Dear Dr. Ron,
I'm a chemist and a PhD student working in the field of atmospheric corrosion of lead and lead-tin alloys in historical organ pipes in Europe.
I read your article on the web about tin pest and Napoleon's Buttons and Lead-free Soldering. In the article you write:
As a general rule of thumb, metals readily soluble in tin suppress or eliminate tin pest formation. Examples of these alloying metals are bismuth, antimony, and lead. As little as 0.5% bismuth or antimony by weight essentially eliminates tin pest, while about 5% lead by weight is needed. Since tin-lead eutectic solder is 37% lead, tin pest has not been an issue in soldering with traditional lead-based solder paste.
Do you think you can give some more information about this "rule of thumb" and that 5% lead will stop the pest?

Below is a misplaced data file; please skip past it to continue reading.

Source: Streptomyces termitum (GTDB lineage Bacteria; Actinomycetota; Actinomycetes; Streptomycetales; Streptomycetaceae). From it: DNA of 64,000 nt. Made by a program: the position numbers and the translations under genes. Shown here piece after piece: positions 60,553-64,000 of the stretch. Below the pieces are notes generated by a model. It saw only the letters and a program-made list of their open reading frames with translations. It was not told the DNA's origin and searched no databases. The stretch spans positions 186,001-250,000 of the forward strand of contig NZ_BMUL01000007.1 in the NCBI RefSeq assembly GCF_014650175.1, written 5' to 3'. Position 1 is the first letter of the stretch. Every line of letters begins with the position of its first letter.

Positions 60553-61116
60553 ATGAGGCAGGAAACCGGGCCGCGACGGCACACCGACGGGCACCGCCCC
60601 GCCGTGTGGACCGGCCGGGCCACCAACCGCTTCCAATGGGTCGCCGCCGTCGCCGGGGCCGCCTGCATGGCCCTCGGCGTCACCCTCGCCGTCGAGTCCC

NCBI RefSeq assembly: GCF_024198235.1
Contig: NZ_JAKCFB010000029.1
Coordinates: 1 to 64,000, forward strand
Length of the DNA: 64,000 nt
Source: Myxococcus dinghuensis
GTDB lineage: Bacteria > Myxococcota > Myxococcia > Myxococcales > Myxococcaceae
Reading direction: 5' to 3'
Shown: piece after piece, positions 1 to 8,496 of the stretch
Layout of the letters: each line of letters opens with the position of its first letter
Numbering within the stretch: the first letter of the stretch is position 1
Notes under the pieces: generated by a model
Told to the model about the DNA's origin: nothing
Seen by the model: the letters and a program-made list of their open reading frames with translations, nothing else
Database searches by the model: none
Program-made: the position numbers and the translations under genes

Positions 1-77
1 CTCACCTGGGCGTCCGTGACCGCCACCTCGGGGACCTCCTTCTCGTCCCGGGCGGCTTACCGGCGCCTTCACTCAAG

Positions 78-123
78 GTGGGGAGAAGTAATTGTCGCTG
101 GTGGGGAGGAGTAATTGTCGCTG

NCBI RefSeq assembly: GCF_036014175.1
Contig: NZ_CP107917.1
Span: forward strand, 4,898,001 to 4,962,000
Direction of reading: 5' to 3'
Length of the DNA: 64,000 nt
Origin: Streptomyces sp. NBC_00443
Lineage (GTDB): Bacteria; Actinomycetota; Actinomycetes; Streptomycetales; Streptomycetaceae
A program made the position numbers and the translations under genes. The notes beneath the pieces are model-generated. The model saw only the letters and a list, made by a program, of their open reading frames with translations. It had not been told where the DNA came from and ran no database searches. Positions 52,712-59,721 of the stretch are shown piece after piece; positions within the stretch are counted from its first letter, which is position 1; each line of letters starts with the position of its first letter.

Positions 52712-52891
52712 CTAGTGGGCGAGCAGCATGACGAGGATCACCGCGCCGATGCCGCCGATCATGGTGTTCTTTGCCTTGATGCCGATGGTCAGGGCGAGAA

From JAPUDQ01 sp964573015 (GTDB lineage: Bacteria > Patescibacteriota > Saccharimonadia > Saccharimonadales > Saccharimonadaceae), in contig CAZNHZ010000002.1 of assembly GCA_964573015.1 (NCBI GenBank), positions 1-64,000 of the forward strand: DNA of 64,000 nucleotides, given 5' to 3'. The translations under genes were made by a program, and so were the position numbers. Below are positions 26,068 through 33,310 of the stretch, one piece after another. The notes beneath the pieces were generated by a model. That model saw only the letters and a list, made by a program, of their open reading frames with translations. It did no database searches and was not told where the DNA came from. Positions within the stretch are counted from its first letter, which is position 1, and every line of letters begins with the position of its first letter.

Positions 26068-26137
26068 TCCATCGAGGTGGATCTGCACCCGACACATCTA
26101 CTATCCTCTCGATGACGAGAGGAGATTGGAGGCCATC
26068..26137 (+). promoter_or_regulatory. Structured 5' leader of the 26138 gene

Tin pest in church organ pipes was one of the first known examples of the phenomena. Sadly, little work has been performed on this important topic in recent years. It is an issue of considerable concern for the current move to lead-free solders. I wrote a posting on it some time ago. For those interested, I have a paper with quite an extensive tin pest bibliography, that has the papers with the tables from which I got the "5% lead" information. Send me a note if you would like a copy, firstname.lastname@example.org.